A study of nitrogen fixation, nitrogen distribution and seed yield of selected legumes with two different growth types : a thesis presented in partial fulfilment of the requirements for the degree of Doctor of Philosophy at Massey University, Palmerston North, New Zealand
Plant growth types of the determinate and indeterminate growth forms are commonly distinguished in many legume species.
However, there do not appear to be many studies where direct comparisons have been made of the two growth types in relation to nitrogen fixation and nitrogen distribution. Furthermore, there are disagreements in the literature about the yield advantage of these two growth types.
This study was initiated to identify the influence of different growth types of selected grain legumes on seed yield, nitrogen fixation, and nitrogen distribution. In addition, the emphasis was also put on finding amongst the measured parameters, one that had the greatest influence on the differences observed.
Initially determinate and indeterminate growth types of bean (Phaseolus vulgaris) and soybean (Glycinemax), were studied in glasshouse conditions. The indeterminate cultivar of both species had higher leaf area and nodule dry weight, more root growth, accumulated more total dry weight and had higher yield than that of the determinate cultivar. In both species, the indeterminate cultivar accumulated more total plant nitrogen than the determinate cultivar.
However, only the indeterminate soybean cultivar showed significantly more nitrogen fixation (Acetylene reduction) than that of the determinate cultivar.
Subsequently the same soybean cultivars ('Matara' =determinate and 'Amsoy' =indeterminate) were studied in controlled environment conditions. The indeterminate cultivar produced higher vegetative dry-matter and seed yield than that of the determinate cultivar. The higher acetylene reduction activity of the indeterminate cultivar came primarily from a greater nodule mass.
About 30-40% of seed nitrogen of both cultivar came from redistribution from vegetative parts, but the stem of the indeterminate cultivar re-distributed a higher proportion of nitrogen to the seed than that of the determinate cultivar. Among several plant characters
measured (viz. the dry-weights of the roots, nodules, stems, leaves, and pods, the leaf area, acetylene reduction activity and the total plant nitrogen) leaf area was identified as the key factor in determining the difference between the two growth types.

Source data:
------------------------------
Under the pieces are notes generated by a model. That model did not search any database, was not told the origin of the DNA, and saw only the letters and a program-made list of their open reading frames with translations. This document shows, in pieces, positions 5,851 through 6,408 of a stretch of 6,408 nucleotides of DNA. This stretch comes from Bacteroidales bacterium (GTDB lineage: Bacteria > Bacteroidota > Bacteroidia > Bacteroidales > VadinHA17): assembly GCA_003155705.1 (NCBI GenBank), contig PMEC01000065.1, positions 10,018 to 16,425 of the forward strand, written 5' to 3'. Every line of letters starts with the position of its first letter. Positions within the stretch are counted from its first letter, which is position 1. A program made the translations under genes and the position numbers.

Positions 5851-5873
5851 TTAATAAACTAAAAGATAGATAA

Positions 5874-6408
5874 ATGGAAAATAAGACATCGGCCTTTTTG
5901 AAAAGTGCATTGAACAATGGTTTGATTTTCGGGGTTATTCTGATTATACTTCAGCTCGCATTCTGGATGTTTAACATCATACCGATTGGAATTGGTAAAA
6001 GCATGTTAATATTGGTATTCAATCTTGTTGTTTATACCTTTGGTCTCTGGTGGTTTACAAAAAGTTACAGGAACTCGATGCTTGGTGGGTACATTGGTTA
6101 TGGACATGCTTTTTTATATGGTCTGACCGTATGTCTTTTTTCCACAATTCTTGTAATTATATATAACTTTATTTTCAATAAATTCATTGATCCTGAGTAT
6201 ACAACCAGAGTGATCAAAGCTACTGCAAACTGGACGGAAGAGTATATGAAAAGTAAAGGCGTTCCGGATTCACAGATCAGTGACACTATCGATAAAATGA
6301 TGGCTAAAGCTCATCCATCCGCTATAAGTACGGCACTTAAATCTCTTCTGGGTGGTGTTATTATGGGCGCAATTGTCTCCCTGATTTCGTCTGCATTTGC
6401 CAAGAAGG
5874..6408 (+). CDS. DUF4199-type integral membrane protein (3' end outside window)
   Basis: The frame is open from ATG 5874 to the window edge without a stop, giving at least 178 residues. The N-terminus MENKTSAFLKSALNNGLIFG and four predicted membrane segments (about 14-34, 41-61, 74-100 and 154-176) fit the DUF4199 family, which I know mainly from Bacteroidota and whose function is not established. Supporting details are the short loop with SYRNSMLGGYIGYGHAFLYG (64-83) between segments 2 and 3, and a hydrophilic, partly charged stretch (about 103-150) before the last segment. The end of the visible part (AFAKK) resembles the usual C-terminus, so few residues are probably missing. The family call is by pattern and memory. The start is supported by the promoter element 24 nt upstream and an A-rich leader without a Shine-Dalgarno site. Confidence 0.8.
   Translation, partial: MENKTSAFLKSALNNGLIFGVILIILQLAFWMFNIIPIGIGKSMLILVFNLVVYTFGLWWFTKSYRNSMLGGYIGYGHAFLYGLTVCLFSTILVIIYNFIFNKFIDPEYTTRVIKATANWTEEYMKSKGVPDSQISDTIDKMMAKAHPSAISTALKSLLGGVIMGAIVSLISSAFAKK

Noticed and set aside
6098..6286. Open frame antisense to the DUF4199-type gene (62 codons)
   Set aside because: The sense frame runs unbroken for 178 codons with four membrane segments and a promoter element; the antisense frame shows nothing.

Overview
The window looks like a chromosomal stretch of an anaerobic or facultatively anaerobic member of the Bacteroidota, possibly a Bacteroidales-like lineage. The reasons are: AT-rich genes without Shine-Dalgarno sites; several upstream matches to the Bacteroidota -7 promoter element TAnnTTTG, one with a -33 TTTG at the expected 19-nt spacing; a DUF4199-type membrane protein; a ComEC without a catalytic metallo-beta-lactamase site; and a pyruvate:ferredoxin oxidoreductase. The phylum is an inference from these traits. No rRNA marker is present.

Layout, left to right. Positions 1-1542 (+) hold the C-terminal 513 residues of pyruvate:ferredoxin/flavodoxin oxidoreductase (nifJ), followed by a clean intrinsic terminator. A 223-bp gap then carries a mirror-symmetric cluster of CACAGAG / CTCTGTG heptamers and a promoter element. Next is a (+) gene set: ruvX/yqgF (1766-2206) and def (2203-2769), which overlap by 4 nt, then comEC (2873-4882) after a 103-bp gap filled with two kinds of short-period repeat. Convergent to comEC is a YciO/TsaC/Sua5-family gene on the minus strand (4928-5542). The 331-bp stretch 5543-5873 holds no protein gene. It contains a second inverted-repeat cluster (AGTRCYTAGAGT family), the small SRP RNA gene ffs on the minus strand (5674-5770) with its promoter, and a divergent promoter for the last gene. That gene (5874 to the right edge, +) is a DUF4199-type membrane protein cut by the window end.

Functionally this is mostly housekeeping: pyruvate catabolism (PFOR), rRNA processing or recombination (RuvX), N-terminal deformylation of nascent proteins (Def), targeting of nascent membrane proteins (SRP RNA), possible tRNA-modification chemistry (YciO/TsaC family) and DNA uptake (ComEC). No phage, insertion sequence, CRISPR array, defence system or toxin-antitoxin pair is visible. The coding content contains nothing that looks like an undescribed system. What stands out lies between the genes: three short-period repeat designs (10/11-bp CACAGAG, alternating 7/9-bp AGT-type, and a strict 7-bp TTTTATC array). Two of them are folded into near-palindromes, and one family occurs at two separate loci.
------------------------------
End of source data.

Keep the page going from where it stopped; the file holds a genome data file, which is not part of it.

In order to determine the relative importance of leaf area as a factor influencing seed yield, nitrogen fixation and nitrogen distribution the leaf area of the indeterminate cultivar 'Amsoy' was manipulated by imposing different levels of partial leaf removal starting at the flowering stage. For one treatment, partial pod removal was also applied to induce a reduced demand of assimilate.
Partial defoliation of the indeterminate cultivar reduced markedly the root growth and the number of branches, but nodule growth, acetylene reduction activity and nitrogen distribution was reduced to a lesser extent. Partial pod removal did not change the overall pattern of response. When about 6 0 % o f the leaves o f t he indeterminate cultivar were removed, seed yield was reduced by about 1 7 % and it was still significantly higher than the undefoliated determinate cultivar .
There was no significant difference between the rates o f nitrogen accumulation in the pods under each treatment . The final seed nitrogen concentration was not affected by defoliation treatments nor was the partitioning of nitrogen to seed.
I t was concluded that there were differences between the two growth types o f soybean for seed yield, nitrogen fixation, and nitrogen distribution. Leaf area was the most important parameter in determining these difference [sic]. The greater overlapping of vegetative and reproductive growth in the indeterminate cultivar seemed to be advantageous rather than disadvantageous. This longer period of vegetative growth enabled the indeterminate cultivar to produce a bigger source capacity which consequently supported more nitrogen fixation activity and produced higher seed yield.
The possible implications to tropical agriculture were discussed and some future research topic s were also suggested .